To achieve learning of multiple tasks in parallel, the running average has to be task-specific (Frémaux et al., 2010). If R-STDP is implemented with task-specific averaging of the reward, R-STDP turns into an example of a covariance rule
This is equivalent to Equation (5), i.e., R-max and R-STDP with mean reward subtraction both compute the covariance of reward and a Hebbian term H.
R-STDP with a neuromodulatory signal is the most widely used form of reward modulated STDP (Farries and Fairhall, 2007; Florian, 2007; Legenstein et al., 2008; Vasilaki et al., 2009; Frémaux et al., 2010; Friedrich et al., 2011). However, Izhikevich has studied a different scenario which we call “gated-Hebbian” learning: sparse, positive rewards are given to reinforce the occurrence of pre-before-post spiking events at particular synapses (Izhikevich, 2007). In that case Equation (9) does not hold, but instead we have
Izhikevich balances the STDP window and the network activity so that 〈H(pre, post)〉 is slightly negative: combined with positive rewards (〈R〉 > 0), the second term on the left-hand side of Equation (10) is negative and causes a downward drift of all synaptic weights.
If rewards are given conditionally on the occurrence of a specific pre-before-post spike pairing “target,” the covariance term in the left-hand side of Equation (10) is zero for all connections, except for the one single synapse that represents the target pair. The above form of R-STDP is therefore successful in a task, where the goal is to strengthen a particular target synapse and depress all the others. In other words, in the R-STDP model of Equation (10), rewards are used as a binary gating signal to switch from general synaptic depression to the potentiation of a particular synapse.
In summary, R-STDP relies on two critical assumptions. First, Hebbian plasticity is modulated by reward. Evidence for the relation of reward to dopamine and the modulation of STDP by dopamine has been reviewed above. Second, synapses are marked by eligibility traces to enable the bridging of the temporal gap between Hebbian coincidences and the occurrence of the reward signal. An eligibility trace is a transient memory of past Hebbian coincidence events stored at the location of the synapse. The biological plausibility of eligibility traces and its potential relation to synaptic “tags” (Frey and Morris, 1997; Bailey et al., 2000; Redondo and Morris, 2011) will be explored in the discussion section.
4.4. Temporal-Difference Learning with STDP
There is a strong conceptual similarity between the temporal difference (TD) error which arises in reinforcement learning and the patterns of activity of dopaminergic neurons during experiments involving rewards (Schultz et al., 1997; Waelti et al., 2001; Schultz, 2002; Doya, 2007). In TD learning methods (Sutton and Barto, 1998), the environment in which the animal evolves is described in terms of states. The transitions from one state to the next are determined by the choice of an action. To each state, a value is assigned (state value), which corresponds to the amount of future reward that can be expected if the animal starts from that particular state. Given the correct value for each state, the optimal policy consists in choosing the action that leads to the available state with the highest value. The key problem to solve is thus to learn the correct values associated with each state.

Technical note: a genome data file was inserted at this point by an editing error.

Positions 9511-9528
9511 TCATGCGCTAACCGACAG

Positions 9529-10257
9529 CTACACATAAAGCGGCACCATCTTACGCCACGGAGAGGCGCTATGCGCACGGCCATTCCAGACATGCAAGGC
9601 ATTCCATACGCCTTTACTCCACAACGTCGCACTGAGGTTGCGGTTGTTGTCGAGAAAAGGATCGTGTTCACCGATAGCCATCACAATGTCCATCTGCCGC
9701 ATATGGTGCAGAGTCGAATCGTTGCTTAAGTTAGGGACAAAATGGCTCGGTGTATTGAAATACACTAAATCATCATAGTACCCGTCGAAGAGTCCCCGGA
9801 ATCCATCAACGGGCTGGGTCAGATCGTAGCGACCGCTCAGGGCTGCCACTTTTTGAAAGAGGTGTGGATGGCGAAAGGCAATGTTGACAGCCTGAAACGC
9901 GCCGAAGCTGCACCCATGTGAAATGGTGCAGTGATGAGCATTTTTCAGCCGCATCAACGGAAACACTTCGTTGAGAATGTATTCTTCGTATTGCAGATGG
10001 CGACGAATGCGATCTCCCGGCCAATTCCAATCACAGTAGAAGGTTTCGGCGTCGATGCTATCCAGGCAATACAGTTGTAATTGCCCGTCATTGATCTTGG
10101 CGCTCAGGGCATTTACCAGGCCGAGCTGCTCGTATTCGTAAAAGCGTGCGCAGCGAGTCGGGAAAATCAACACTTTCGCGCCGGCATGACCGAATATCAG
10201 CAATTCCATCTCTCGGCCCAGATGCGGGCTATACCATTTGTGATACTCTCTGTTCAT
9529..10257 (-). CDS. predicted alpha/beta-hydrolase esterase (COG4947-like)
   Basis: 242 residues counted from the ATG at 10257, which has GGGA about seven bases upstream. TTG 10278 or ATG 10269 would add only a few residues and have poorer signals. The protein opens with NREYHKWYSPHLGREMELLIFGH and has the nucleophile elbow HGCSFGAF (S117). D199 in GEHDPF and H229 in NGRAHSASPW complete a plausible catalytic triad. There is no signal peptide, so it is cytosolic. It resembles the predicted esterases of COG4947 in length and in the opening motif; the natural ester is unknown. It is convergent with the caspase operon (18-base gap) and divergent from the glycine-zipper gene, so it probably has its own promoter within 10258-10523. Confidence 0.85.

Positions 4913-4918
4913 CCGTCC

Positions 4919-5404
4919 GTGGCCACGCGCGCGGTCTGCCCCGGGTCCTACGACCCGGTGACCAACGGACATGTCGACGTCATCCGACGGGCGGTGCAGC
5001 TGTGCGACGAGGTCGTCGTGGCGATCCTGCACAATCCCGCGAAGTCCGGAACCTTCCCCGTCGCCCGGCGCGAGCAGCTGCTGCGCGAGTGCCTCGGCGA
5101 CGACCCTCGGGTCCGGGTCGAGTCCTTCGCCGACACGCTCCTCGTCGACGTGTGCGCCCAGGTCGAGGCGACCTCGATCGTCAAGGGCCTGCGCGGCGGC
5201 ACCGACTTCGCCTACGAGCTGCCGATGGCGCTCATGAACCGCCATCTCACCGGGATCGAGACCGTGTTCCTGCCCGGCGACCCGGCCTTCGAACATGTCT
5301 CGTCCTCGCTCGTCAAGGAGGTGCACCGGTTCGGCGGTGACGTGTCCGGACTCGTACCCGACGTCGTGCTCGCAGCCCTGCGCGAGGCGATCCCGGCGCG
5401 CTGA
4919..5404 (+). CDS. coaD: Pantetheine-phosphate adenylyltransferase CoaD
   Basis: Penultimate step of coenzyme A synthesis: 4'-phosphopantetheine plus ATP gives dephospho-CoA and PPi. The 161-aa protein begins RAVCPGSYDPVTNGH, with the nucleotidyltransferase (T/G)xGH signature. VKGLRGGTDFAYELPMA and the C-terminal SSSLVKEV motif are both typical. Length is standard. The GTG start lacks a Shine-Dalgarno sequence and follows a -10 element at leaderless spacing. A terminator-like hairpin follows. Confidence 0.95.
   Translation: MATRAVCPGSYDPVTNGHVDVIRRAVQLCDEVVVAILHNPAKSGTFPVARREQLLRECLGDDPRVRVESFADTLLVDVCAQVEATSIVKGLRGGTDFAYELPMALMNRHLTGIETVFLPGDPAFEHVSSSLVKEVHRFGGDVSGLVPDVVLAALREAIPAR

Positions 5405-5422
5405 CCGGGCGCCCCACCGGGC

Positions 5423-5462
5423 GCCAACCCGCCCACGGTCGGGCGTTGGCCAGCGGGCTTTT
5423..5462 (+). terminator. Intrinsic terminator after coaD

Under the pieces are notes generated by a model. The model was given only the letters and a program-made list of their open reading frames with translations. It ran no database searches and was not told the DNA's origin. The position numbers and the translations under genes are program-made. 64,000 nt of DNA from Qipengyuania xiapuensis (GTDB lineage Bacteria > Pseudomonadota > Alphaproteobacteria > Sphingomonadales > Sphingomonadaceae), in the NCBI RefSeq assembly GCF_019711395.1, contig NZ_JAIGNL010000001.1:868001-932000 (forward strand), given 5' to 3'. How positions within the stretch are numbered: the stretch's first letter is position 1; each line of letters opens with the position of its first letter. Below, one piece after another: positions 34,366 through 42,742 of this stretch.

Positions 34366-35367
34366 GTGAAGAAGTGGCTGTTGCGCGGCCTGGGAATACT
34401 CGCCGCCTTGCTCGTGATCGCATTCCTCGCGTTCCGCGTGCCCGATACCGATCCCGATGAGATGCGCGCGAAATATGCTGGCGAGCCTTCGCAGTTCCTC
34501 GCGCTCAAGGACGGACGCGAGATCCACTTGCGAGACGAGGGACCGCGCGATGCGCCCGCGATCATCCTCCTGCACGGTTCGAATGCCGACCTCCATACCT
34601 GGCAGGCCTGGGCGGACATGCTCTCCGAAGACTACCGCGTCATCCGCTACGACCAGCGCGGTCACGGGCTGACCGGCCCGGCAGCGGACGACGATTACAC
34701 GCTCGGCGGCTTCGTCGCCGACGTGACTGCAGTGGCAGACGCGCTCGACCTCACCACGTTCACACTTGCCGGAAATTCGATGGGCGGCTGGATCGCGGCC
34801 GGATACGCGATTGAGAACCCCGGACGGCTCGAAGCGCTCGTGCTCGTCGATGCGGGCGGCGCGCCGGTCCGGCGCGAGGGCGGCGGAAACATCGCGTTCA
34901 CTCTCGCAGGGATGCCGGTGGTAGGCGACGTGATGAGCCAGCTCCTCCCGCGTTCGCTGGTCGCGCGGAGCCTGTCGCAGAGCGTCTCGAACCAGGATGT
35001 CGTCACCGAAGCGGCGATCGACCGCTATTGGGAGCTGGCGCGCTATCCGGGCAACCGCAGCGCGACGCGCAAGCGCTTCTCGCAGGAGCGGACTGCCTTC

Naively, one would attempt to solve this problem by running many trials starting from a given state, and observing the average reward return obtained. However, TD methods (Sutton and Barto, 1998) solve this problem more efficiently using algorithmic ideas inspired by dynamic programming (Bellman, 1957; Bertsekas, 1987): Consistency of state values across different states requires that the expected reward in one state (visited at time t) be equal to the mean reward obtained during the transition to the next state plus the reward expected in the state visited at time t+1. This consistency relation should hold for the correct values: if the agent does not yet know the true values, but works with momentary estimates, the mismatch δTD of the consistency relation, called the temporal difference (TD) error, is
If the estimated state values are updated using the information contained in δTD, the estimated state values will eventually converge to the true solution (Dayan, 1992). Updates proportional to the TD error are the essence of TD learning.